It’s Monday and the OU/ACL weekend conflict still sucks.
Ever since the Big 12 announced the 2012 football schedule Feb. 14, UT students have been expressing concern over the overlap of these two prime events. How can students possibly choose between the fun, longstanding tradition of the Red River Rivalry and the talent and excitement of Austin City Limits?
Since 1929, Longhorns and Sooners have met in Dallas, halfway between the two campuses, for the Texas/OU game. Texas/OU weekend is a vital part of the UT college experience. The game is not only a big draw for students but also for proud Longhorn alumni. Clearly, the Texas/OU game is an event that a lot of people would be sad to have to miss.
However, Austin City Limits is equally as important for UT students. ACL, which generates $73 million in visitor spending according to Angelou Economics, an Austin-based economic development company, is an integral part of the Austin music scene. The music festival brings in students, Austinites, out-of-town visitors and more than 100 bands from around the world. Having to miss ACL is as inconceivable to students as having to miss Texas/OU. So how should the issue of the two conflicting dates be handled?
The dates for ACL were scheduled more than a year in advance, and the artists and bands brought to ACL have to be booked months prior to the festival. This leaves ACL incredibly inflexible when it comes to rescheduling.
Basically, once the ACL dates are set, they can’t be changed.
Unfortunately, the dates for Texas/OU weekend are also difficult to reschedule. The Big 12 Schedule is made to accommodate the universities in the Big 12 Conference, and it is nearly impossible to please all of them with dates. Sadly, due to scheduling conflicts the only possible day for the Texas/OU game is Oct. 13.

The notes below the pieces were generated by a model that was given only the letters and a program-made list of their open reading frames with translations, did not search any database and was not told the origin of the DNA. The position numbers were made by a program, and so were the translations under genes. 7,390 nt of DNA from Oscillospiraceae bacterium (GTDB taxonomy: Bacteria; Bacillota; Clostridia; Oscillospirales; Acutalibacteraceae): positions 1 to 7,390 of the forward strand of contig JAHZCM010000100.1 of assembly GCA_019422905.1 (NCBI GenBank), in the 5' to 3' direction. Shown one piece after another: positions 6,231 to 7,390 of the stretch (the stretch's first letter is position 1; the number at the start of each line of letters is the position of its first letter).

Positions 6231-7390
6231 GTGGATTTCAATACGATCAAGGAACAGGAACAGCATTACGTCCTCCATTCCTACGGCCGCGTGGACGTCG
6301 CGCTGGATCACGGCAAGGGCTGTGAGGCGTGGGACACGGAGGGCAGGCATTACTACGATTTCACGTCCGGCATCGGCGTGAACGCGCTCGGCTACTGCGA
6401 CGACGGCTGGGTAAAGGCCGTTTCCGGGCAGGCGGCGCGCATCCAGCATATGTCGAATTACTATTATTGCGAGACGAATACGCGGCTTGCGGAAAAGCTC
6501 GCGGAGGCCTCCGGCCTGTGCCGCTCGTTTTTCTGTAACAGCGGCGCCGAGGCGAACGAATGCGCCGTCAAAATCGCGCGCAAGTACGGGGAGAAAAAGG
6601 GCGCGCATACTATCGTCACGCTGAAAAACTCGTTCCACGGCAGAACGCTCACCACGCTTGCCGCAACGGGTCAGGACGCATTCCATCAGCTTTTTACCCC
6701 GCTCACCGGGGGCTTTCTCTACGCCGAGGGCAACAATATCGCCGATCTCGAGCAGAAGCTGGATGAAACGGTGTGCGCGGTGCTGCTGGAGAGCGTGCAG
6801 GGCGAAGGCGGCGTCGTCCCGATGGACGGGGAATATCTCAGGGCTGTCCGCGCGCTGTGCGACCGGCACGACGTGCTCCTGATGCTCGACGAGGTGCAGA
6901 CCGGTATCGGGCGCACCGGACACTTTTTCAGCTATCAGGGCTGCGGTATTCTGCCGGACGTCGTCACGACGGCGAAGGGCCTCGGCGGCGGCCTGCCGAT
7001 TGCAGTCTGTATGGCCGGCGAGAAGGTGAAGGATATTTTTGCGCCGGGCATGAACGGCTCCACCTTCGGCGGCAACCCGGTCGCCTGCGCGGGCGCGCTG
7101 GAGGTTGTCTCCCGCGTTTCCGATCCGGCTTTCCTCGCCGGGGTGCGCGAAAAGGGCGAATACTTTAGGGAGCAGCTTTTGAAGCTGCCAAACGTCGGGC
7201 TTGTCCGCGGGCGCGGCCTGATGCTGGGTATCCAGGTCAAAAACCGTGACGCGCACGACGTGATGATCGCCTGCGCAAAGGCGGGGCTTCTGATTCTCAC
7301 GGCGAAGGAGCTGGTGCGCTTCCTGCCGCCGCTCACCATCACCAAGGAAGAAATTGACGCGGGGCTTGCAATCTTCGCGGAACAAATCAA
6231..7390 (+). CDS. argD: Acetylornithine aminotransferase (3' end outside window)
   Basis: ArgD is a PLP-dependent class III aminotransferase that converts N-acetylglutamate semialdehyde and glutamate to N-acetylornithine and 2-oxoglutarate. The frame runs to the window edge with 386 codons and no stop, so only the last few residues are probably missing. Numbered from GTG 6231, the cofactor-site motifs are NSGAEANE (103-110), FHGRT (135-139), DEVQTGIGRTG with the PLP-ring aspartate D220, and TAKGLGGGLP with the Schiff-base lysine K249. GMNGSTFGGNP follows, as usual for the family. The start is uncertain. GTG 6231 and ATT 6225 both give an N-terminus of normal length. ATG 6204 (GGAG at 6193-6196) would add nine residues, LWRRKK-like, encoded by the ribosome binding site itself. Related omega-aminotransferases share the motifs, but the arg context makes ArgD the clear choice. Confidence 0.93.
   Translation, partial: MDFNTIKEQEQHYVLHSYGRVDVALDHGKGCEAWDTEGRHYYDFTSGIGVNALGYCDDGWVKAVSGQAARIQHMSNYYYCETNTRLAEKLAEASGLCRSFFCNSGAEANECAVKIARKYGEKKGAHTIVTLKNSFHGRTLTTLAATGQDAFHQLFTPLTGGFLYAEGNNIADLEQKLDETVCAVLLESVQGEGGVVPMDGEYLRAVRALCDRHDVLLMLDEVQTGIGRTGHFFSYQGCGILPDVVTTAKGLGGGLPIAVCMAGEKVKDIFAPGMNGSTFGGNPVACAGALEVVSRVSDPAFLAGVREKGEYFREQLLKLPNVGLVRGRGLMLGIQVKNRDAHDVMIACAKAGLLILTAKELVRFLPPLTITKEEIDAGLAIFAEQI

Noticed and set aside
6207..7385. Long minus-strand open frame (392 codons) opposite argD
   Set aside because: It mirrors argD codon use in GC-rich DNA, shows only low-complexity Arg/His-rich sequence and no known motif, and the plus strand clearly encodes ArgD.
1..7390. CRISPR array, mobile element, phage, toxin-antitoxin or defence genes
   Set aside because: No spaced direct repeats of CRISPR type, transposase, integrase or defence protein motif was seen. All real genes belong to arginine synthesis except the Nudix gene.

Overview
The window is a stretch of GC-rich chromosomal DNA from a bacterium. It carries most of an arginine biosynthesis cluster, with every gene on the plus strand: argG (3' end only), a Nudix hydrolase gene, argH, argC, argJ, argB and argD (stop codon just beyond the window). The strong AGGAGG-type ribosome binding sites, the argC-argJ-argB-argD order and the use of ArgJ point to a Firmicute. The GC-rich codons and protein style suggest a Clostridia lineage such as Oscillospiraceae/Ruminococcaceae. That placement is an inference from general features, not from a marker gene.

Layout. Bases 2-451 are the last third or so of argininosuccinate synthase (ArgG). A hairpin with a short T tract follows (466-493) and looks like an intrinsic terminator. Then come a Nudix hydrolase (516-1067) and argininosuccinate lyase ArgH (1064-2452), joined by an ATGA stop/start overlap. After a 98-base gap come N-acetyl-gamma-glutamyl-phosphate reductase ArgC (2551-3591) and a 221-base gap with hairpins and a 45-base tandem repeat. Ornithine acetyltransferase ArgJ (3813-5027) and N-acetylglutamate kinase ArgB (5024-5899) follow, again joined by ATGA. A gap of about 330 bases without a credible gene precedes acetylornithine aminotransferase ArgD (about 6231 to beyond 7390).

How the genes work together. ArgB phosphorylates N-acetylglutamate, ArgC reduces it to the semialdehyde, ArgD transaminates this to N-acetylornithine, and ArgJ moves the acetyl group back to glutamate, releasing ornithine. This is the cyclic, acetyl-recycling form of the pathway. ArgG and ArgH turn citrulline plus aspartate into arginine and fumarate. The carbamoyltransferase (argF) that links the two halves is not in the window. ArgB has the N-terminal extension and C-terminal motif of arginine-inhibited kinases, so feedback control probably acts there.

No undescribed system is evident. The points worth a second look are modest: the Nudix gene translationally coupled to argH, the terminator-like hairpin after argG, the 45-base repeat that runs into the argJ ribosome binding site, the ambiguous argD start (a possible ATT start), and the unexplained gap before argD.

There were many factors considered when choosing the date for this year’s Texas/OU game, UT athletic director DeLoss Dodds told the Austin American-Statesman.
Between working around all of the other teams’ schedules and availability at the Cotton Bowl in Dallas, there was very little room for flexibility with potential dates. In the future, however, student availability and support for the city of Austin should be top priorities.
The lack of flexible schedules for both ACL and Texas/OU has left UT students with a decision that none want to make. ACL is Oct. 12 through 14. It is possible for students to go to ACL on Friday and Sunday and save Saturday for the game. However, with the four-hour drive to Dallas, this could be very tiring and difficult to manage.
When scheduling OU games in the future, UT should support the city and ensure that the Big 12 does not schedule the OU game during one of Austin’s largest and most lucrative events.
The Red River Rivalry is with the University of Oklahoma. We never want to create a rivalry between ACL and the Texas/OU game.
Lapin is a journalism sophomore.